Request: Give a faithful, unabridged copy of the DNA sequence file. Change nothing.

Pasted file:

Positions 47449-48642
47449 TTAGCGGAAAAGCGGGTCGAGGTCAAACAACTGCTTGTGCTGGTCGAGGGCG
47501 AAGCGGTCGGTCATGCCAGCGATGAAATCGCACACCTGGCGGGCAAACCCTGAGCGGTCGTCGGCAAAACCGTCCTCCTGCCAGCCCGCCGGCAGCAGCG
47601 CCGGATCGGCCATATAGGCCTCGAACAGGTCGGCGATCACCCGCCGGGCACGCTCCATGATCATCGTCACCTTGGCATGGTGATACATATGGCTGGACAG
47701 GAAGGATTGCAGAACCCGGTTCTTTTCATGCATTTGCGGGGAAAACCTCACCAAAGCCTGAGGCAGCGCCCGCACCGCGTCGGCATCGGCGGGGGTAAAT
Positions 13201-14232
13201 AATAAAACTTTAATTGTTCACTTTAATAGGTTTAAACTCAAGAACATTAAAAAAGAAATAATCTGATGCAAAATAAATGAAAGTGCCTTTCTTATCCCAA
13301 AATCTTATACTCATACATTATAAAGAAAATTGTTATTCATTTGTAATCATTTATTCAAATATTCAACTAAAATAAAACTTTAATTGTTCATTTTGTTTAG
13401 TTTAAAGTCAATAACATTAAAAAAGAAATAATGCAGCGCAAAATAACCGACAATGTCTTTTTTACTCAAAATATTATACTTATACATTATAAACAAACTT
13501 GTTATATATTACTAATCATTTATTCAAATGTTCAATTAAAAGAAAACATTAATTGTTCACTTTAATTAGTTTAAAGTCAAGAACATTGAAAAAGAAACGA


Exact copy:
Positions 47449-48642
47449 TTAGCGGAAAAGCGGGTCGAGGTCAAACAACTGCTTGTGCTGGTCGAGGGCG
47501 AAGCGGTCGGTCATGCCAGCGATGAAATCGCACACCTGGCGGGCAAACCCTGAGCGGTCGTCGGCAAAACCGTCCTCCTGCCAGCCCGCCGGCAGCAGCG
47601 CCGGATCGGCCATATAGGCCTCGAACAGGTCGGCGATCACCCGCCGGGCACGCTCCATGATCATCGTCACCTTGGCATGGTGATACATATGGCTGGACAG
47701 GAAGGATTGCAGAACCCGGTTCTTTTCATGCATTTGCGGGGAAAACCTCACCAAAGCCTGAGGCAGCGCCCGCACCGCGTCGGCATCGGCGGGGGTAAAT
Positions 13201-14232
13201 AATAAAACTTTAATTGTTCACTTTAATAGGTTTAAACTCAAGAACATTAAAAAAGAAATAATCTGATGCAAAATAAATGAAAGTGCCTTTCTTATCCCAA
13301 AATCTTATACTCATACATTATAAAGAAAATTGTTATTCATTTGTAATCATTTATTCAAATATTCAACTAAAATAAAACTTTAATTGTTCATTTTGTTTAG
13401 TTTAAAGTCAATAACATTAAAAAAGAAATAATGCAGCGCAAAATAACCGACAATGTCTTTTTTACTCAAAATATTATACTTATACATTATAAACAAACTT
13501 GTTATATATTACTAATCATTTATTCAAATGTTCAATTAAAAGAAAACATTAATTGTTCACTTTAATTAGTTTAAAGTCAAGAACATTGAAAAAGAAACGA